Federal Law Now Protects Canine Cops

For those tempted to punch a horse during a demonstration or kick a narcotics dog sniffing at your bag, the U.S. government has a new message: Keep your paws off or you will go to jail.

Harming these four-legged law agents is now a federal offense.

Under the Federal Law Enforcement Animal Protection Act, which went into effect this week, anyone convicted of purposely assaulting, maiming, or killing federal law enforcement animals such as police dogs and horses could be fined at least $1,000 and spend up to 10 years in prison. Previously, the animals were covered by a variety of state, rather than federal, laws.

The United States Police Canine Association and The Humane Society believe the new law will not only provide more protection for the animals they but also deter criminals, particularly in drug stings, from targeting canines.

And, as Russell Hess, the executive director of the U.S. Police Canine Association, notes, the new law recognizes the law enforcement animals as more than just a piece of police equipment and property. The stronger punishment recognizes the animals as partners who are valued by human officers.

“If it protects the animal then that’s great. But if it doesn’t, then at least now the punishment will be more in line with the violation,” said Hess. “We’re hoping that once people hear about the new law and the punishment they will face, that they will be deterred from hurting a federal law enforcement animal. Before, the animals were classified as a piece of equipment, like a computer, or a police car.

“Well, the law recognizes that an animal is not like a computer and is a living thing that has to be taken care of. Though the animal’s not a person, the bond [with the human officer] is still there.”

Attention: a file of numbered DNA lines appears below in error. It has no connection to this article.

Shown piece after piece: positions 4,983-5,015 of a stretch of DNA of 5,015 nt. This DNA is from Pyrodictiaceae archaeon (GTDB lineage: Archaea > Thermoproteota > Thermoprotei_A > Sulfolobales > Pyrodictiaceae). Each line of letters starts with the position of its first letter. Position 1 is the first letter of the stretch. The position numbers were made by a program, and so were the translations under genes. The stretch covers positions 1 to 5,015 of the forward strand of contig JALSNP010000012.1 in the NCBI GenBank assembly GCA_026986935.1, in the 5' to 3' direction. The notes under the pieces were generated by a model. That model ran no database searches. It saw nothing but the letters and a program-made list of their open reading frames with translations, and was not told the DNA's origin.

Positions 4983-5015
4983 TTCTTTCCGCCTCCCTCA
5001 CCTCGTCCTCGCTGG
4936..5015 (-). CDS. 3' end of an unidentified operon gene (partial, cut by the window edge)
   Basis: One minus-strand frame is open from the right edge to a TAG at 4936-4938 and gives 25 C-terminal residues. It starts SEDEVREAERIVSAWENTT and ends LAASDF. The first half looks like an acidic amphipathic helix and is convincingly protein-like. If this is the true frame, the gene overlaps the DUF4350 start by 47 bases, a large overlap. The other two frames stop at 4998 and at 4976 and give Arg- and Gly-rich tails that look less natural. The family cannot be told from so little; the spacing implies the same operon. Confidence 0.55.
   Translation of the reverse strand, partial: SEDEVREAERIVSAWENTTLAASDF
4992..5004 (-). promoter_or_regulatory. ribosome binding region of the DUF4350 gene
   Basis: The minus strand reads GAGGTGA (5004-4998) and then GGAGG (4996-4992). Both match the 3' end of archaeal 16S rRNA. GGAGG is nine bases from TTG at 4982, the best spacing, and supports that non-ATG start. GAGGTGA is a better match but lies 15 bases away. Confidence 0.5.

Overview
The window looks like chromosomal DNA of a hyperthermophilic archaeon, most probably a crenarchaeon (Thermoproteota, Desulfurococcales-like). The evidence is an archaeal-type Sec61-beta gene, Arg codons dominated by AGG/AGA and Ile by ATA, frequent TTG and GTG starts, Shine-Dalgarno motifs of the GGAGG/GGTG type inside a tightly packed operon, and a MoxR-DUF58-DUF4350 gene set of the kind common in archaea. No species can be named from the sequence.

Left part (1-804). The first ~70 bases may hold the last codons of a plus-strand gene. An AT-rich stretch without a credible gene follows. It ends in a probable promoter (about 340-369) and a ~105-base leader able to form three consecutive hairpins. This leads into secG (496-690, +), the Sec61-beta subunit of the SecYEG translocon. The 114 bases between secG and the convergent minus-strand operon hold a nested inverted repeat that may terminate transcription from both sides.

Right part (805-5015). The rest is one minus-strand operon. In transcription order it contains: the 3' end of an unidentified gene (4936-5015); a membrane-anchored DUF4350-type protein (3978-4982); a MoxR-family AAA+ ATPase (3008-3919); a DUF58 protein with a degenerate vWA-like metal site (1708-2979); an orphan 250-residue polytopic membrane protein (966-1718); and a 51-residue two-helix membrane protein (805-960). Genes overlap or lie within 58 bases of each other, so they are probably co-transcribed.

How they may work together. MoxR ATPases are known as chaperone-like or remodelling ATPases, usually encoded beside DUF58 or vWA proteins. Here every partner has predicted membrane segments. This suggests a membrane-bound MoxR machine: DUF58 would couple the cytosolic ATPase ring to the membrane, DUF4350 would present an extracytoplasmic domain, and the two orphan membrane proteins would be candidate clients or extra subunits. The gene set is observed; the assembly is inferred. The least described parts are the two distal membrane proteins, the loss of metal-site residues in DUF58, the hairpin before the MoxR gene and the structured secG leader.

A Target in Drug Busts

Before the law went into effect, Hess said, the Police Canine Association had received reports that narcotics dealers had put out bounties on narcotics dogs that had either thwarted or come dangerously close to foiling their operations on previous encounters.

The Federal Law Enforcement Animal Protection Act was introduced in 1999 by Rep. Jerry Weller, R-Ill. and was approved by the House of Representatives last October.

Though there are no national statistics on the number of animal fatalities suffered annually, the canine association says that assaults on law enforcement animals were on the rise when the bill was proposed. According to the association, eight police dogs were killed while on duty between 1998 and 1999.

Weller believes that law enforcement animals needed greater protection under federal law because of the dangerous situations they face and because the bond they share with their human colleagues.

“Police dogs’and horses’ lives are on the front line against drug runners and violent criminals every day,” Weller said in a statement. “Law enforcement officers have told me that police dogs are the first sent in to survey dangerous crime scenes involving drugs, bombs or other high risk situations.”

Ties To Human Assaults Wayne Pacelle, senior vice president for communications and government affairs at the Humane Society, says the federal law is an overdue recognition of the work of law enforcement animals and their sacrifices. Pacelle hopes that the law will not only protect canines and horses on duty but ultimately protect human beings. He believes the law recognizes a link between attacks on animals and assaults on human beings.

“Maybe that will prevent people from transferring their violent tendencies and actions on other people,” Pacelle said. “Oftentimes, studies have shown violence against animals pre-stages violence against people. It’s important that law enforcement agencies, judges, and prosecutors take these acts very seriously as an indicator of future violence.”

All animals that work for federal law enforcement agencies are protected under the Federal Law Enforcement Animal Protection Act, including those who work with the U.S. Drug Enforcement Agency, the National Park Service and those who protect the U.S. Capitol.